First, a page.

Ever since the 1970s, law enforcement officers in the United States have administered field sobriety tests (FSTs) in order to determine whether or not drivers are too intoxicated to operate their vehicles. The results of these tests—the walk-and-turn, horizontal gaze nystagmus, and the one-leg stand—are typically used to establish probable cause for a DUI arrest.
Yet, these tests are heavily based on the subjective judgment of the police officer—which brings into question the reliability of FSTs. In fact, FSTs have little to no scientific basis whatsoever.
The Accuracy of Field Sobriety Tests
The NHTSA performed a variety of studies where law enforcement officers gave FSTs to subjects with different BAC levels. Officers were tested to see how they could properly identify an individual with a BAC of .1% or higher.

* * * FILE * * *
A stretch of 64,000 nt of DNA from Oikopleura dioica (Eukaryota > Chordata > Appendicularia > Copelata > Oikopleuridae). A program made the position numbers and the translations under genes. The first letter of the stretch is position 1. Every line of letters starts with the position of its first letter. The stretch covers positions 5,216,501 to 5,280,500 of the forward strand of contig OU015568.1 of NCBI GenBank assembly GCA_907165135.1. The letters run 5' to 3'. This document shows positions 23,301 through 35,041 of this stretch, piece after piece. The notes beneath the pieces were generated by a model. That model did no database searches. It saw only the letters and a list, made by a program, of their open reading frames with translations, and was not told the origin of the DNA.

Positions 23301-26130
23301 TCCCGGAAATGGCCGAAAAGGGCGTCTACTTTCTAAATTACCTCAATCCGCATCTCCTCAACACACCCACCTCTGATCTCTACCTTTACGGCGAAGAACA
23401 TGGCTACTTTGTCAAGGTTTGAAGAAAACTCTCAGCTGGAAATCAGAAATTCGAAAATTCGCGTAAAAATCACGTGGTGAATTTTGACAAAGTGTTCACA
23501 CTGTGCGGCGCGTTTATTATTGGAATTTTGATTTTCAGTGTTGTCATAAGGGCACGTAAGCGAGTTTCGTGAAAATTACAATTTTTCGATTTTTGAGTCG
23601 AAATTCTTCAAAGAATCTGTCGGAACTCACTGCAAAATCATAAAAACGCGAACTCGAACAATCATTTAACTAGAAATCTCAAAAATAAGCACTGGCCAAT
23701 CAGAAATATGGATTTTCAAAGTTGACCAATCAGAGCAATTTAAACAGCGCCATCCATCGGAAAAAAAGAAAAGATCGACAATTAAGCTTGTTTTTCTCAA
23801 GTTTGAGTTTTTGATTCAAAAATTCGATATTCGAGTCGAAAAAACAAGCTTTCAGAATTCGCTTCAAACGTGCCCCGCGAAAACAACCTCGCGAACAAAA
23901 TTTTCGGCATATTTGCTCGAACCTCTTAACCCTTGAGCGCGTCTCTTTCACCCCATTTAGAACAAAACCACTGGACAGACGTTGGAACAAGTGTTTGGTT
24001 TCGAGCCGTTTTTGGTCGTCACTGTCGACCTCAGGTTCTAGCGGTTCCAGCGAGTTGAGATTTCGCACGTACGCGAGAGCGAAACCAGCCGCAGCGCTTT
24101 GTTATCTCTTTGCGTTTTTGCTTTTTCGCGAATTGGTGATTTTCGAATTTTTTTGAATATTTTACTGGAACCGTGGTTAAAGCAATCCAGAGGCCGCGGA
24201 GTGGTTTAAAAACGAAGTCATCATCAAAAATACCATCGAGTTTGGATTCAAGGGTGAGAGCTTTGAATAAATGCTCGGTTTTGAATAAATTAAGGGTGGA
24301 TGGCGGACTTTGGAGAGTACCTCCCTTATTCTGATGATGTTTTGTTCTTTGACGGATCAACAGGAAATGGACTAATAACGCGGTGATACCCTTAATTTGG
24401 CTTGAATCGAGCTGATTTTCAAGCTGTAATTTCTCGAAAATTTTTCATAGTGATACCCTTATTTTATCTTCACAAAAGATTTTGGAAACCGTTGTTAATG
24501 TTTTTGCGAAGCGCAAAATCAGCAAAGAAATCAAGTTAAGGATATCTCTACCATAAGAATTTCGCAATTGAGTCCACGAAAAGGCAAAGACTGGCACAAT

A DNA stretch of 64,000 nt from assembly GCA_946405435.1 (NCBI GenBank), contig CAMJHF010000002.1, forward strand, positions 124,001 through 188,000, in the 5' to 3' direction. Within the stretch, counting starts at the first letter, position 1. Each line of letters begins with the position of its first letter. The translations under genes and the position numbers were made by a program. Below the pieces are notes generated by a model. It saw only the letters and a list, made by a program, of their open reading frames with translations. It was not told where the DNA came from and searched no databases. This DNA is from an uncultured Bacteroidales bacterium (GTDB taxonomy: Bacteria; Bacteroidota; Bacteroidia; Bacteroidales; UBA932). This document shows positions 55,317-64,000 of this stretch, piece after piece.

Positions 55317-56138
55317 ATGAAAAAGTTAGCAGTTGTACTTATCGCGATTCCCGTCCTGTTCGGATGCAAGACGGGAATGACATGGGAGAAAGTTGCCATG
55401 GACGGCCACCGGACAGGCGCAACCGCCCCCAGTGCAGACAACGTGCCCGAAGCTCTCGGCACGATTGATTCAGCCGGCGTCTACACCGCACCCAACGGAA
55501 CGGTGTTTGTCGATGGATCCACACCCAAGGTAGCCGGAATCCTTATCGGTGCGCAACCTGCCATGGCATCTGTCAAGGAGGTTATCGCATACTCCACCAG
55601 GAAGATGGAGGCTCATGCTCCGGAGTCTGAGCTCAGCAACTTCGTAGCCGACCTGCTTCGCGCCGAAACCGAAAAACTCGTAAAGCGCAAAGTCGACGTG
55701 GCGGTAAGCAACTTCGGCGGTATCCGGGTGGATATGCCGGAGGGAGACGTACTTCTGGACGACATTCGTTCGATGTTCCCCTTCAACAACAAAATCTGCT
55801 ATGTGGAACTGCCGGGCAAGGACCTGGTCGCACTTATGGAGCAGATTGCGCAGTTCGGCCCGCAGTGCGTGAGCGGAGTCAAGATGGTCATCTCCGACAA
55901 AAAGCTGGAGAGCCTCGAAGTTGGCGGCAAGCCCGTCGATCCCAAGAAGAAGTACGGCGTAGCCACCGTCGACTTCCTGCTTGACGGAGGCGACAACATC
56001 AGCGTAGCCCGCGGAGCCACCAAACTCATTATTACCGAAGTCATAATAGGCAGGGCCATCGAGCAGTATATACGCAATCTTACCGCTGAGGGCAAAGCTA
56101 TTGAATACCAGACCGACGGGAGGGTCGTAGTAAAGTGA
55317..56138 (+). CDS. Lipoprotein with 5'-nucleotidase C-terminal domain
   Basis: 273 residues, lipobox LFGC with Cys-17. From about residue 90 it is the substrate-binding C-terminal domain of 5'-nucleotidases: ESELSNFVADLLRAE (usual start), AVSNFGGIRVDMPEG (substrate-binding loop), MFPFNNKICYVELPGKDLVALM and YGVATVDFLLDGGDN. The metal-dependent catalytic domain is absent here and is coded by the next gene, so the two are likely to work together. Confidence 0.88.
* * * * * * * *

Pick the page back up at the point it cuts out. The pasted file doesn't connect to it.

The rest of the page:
The following are the results of the tests conducted by the NHTSA:
- One-leg stand had a 65 percent accuracy rate
- Walk-and-turn had a 68 percent accuracy rate
- Horizontal gaze nystagmus had a 77 percent accuracy rate
- All three used together had an 82 percent accuracy rate
Research indicates that police officers are not able to reliably determine which drivers are intoxicated and which ones are not. Furthermore, officers fail to instruct and interpret the tests correctly. When tests are not administered in a correct manner, they may be excluded in a trial as evidence.
Remember, you have the right to refuse to take an FST if an officer asks during a DUI stop.